A product’s claim to being a cosmeceutical does not guarantee that it performs as advertised. Selecting cosmeceutical skin care that relies on scientifically validated components is the surest method to receive what you pay for. Some components have been investigated more extensively than others and found to have real biological effects on the skin.
The cosmeceutical sector conducts most of the research on its compounds because academics pay little attention to them. Even so, there is solid proof that some substances have discernible effects on the skin. This is how you know you’re getting high-performance, effective cosmeceutical skin care: by looking for these substances.
Acid alpha-lipoic (ALA)
As a potent antioxidant, alpha-lipoic acid (ALA) helps keep skin cells from being damaged by free radicals. It is frequently included in eye lotions and serums to combat dark circles. Some studies suggest that alpha-lipoic acid can strengthen skin and minimise the appearance of big pores.
Peptides are a type of naturally occurring short-chain amino acid that may be found in the skin. Peptides increase collagen synthesis, which smooths out fine wrinkles and makes skin appear firmer. However, whether or not peptides can be absorbed when used topically in a skincare product remains an open question.
Ceramides function as structural elements in the skin. Their main selling point is the fact that they prevent dryness.
Ceramides decrease water loss via the skin’s outermost layer, or epidermis (or TEWL). Said it prevents water from evaporating from the skin. As it hydrates and firms the skin, it also reduces the appearance of fine lines and wrinkles.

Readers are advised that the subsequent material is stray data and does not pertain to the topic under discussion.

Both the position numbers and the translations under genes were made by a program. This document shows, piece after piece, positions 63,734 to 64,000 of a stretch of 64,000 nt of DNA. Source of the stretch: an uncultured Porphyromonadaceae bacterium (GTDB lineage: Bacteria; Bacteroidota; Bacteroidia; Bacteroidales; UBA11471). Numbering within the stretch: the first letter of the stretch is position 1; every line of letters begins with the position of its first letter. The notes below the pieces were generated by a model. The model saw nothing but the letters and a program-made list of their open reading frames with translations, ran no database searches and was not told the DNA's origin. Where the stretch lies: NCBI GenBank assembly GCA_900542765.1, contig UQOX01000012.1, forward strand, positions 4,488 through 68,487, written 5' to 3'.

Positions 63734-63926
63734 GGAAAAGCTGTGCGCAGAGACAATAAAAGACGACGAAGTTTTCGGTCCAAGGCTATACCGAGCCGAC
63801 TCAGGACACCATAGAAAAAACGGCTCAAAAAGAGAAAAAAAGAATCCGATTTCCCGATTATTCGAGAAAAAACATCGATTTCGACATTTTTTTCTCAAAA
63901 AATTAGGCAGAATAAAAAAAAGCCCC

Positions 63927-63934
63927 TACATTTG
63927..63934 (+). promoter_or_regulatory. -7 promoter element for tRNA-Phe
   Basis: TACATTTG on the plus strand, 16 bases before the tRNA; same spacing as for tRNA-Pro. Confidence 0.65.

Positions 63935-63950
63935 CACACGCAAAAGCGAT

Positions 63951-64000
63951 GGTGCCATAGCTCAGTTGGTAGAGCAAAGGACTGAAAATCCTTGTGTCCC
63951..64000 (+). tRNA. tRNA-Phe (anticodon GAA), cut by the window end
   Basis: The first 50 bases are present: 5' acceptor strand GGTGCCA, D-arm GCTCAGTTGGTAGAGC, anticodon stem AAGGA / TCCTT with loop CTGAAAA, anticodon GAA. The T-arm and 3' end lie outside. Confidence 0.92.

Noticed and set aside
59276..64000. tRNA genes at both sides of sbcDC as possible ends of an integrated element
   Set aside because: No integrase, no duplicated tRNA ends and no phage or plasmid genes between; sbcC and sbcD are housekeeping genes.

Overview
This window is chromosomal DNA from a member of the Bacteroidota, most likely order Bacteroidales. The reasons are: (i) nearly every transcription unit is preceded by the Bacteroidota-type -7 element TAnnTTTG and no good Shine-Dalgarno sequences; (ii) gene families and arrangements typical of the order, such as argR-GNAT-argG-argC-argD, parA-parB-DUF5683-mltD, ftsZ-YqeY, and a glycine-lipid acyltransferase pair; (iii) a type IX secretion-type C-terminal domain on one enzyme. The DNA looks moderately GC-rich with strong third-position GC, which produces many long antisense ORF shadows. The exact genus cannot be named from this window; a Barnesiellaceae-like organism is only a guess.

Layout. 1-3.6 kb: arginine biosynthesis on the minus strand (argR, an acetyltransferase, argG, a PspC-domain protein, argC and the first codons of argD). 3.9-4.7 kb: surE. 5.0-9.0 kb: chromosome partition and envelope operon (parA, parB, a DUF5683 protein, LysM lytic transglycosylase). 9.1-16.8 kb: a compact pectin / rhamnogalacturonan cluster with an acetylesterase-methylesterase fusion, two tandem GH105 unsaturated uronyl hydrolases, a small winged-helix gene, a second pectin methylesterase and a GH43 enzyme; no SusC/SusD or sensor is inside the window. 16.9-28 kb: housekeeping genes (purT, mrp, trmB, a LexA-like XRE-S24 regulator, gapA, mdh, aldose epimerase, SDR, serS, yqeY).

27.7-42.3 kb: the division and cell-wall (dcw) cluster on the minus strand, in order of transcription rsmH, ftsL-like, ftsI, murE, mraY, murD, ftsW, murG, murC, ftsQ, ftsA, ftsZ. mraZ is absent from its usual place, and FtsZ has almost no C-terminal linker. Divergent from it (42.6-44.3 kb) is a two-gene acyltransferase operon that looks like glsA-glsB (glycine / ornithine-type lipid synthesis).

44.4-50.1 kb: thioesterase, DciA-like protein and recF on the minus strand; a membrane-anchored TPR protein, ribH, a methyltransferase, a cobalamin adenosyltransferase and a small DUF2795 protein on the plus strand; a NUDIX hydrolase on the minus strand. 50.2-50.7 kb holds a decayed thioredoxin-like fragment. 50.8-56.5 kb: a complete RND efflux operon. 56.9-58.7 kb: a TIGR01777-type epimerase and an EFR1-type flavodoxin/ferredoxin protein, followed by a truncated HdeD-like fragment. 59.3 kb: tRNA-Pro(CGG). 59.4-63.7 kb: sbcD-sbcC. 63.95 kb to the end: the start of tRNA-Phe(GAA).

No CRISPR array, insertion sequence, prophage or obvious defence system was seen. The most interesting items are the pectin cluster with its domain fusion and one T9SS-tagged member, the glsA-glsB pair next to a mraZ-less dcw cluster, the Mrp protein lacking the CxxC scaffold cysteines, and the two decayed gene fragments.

Polyphenol epigallocatechin-3-gallate is particularly abundant in green tea (EGCG). Protecting against UV damage, increasing collagen formation, and reducing inflammation are some of the benefits of EGCG. This does not, however, make green tea a suitable alternative to sunscreen. However, green tea extract-containing sunscreens may provide some additional defence against the sun’s ageing rays.
One theory is that soy might slow down the natural thinning of the skin and the loss of collagen that comes with becoming older. Research suggests it may increase collagen production as well.
Hydrolysed hyaluronic acid
The skin contains hyaluronic acid, which decreases with ageing. Hyaluronic acid maintains skin moisture and elasticity. Hyaluronic acid, like ceramides, helps the skin seem full and healthy.
Niacinamide (vitamin B3)
Vitamin B3 niacinamide is another powerful antioxidant. Niacinamide improves the skin’s moisture content. Also, it helps reduce redness, blotchiness, and hyperpigmentation, which all contribute to an uneven complexion. It protects the skin from the natural dulling that occurs with age and makes it seem younger.
Alpha-hydroxy acids (AHAs)
The effectiveness of alpha hydroxy acids (AHAs) has been studied extensively. Glycolic acid, lactic acid, malic acid, mandelic acid, and benzilic acid are some of the most useful. Exfoliation is boosted by alpha hydroxy acids, leaving skin feeling silkier and looking more radiant. As an added benefit, AHAs can lighten hyperpigmentation and sunspots.
Retinaldehyde and retinol
It is possible to reduce hyperpigmentation and wrinkle depth using retinol and retinaldehyde. Additionally, they help the skin feel softer and may prevent collagen breakdown. In particular, retinaldehyde has been demonstrated to smooth out wrinkles, even the deepest ones.
Vitamin E helps repair UV damage and may prevent further elastin breakdown. Combining it with vitamin C increases its effectiveness. However, similar to vitamin C, it is susceptible to instability and rapid degradation.